Last week a Golden Gate Bridge board committee tabled consideration of the imposition of bicycle speed limits on the span, due to complaints by bicycle advocates that they hadn’t been consulted.

On KQED radio, today’s Forum dealt with the issue. Here are comments from the Forum page, and below from our Facebook page:

Comments: Golden Gate Bridge Bicycle Speed Limit 26 April,2011Jon Brooks

  • Jeff Godoy

    This presents an interesting argument. If you were to ride a bike down Market Street on the sidewalk or go flying up the Embarcadero on the sidewalk it would be illegal. However, because this is a bridge, safety and sanity are tossed out the window. You can’t ride a skateboard on the bridge sidewalk, why a bike?

    The cyclists expect the pedestrians to watch out for them. If they hit one, it is the pedestrian’s fault. However, they scream bloody murder (sometimes quite literally) if a car hits a bike and the driver says the bike wasn’t paying attention.

    Having bikes and people walking on ANY sidewalk is just plain dangerous. People are walking with strollers, looking at the view etc. These people need to be considered and protected. Just like a non-smoker, is protected from smoke, this is a safety issue.

    A better solution than a speed limit would be to use one side of the bridge for pedestrians only and one side for bicycles only. This would allow the cyclists to go as fast as they want and the tourists (remember where SF makes its money) can look out at the water and views safely while talking.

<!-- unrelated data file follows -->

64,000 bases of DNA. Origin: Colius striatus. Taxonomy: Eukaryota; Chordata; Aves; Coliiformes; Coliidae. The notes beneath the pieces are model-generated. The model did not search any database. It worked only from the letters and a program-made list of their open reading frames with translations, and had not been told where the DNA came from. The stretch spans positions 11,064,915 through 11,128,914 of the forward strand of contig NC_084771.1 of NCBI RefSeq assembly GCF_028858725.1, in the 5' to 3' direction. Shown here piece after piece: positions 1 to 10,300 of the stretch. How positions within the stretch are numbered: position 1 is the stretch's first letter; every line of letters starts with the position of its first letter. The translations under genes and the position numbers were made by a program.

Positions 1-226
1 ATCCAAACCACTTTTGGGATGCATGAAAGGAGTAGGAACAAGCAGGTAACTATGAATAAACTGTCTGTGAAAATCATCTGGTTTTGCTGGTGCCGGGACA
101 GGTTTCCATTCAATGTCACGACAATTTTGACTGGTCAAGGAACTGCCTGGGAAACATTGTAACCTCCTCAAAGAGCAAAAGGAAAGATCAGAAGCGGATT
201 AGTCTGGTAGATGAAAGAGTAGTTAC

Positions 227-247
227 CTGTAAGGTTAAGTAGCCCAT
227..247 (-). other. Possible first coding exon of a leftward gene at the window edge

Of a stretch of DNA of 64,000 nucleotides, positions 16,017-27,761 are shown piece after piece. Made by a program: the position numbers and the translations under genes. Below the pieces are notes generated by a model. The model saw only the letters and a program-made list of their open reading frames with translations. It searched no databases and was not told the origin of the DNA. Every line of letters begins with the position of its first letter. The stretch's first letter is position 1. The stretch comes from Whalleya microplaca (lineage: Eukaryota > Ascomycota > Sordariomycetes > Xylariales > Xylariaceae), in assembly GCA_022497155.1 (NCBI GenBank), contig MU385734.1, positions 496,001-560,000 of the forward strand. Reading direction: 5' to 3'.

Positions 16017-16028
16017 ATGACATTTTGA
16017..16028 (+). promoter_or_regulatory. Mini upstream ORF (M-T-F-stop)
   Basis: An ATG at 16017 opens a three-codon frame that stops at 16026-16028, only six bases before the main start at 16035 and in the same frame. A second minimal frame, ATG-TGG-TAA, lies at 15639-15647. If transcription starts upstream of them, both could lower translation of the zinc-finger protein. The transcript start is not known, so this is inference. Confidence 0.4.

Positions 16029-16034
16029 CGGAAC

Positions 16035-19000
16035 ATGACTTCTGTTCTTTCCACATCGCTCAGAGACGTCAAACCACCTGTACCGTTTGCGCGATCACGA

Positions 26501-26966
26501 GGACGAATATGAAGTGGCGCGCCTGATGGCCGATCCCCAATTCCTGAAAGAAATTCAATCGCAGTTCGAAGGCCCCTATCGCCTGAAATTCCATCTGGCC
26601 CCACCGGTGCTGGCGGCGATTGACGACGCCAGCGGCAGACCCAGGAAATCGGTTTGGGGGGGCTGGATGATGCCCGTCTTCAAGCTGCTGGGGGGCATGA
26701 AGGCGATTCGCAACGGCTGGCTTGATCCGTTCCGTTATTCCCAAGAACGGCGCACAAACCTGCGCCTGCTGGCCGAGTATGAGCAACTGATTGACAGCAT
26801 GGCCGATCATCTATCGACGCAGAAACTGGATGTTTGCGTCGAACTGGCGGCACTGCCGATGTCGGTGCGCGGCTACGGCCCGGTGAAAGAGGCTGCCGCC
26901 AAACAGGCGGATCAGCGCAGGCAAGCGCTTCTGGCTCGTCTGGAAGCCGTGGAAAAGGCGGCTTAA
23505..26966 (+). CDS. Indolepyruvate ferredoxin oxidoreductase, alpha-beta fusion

The other possibility would be to put a bike lane on each side of the bridge on the far right side of the roadway. THis would allow all those complaining to ride as fast as they can or want. They would just need to watch out for cars, using their point of view.


Jon Brooks

Jon Brooks is the host and editor of KQED’s health and technology blog, Future of You. He is the former editor of KQED’s daily news blog, News Fix. In 2014, he won a California Journalism Award for his coverage of ride services like Uber and Lyft and the taxi industry. A veteran blogger, he previously worked for Yahoo! in various news writing and editing roles. Jon is also a playwright whose work has been produced in San Francisco, New York, Italy, and around the U.S. He has written about film for his own blog and studied film at Boston University. He has an MFA in Creative Writing from Brooklyn College.

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